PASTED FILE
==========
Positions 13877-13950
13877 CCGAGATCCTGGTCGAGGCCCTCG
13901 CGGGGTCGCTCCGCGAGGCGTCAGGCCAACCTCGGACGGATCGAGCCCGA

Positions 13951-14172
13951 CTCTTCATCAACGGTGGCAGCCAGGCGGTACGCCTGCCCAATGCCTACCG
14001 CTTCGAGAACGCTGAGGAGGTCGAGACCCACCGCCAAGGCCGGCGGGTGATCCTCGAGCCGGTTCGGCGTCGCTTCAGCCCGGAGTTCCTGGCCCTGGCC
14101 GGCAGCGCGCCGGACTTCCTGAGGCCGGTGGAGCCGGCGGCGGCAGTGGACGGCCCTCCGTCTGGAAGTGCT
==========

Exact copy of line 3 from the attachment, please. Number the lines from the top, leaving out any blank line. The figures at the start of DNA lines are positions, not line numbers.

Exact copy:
13901 CGGGGTCGCTCCGCGAGGCGTCAGGCCAACCTCGGACGGATCGAGCCCGA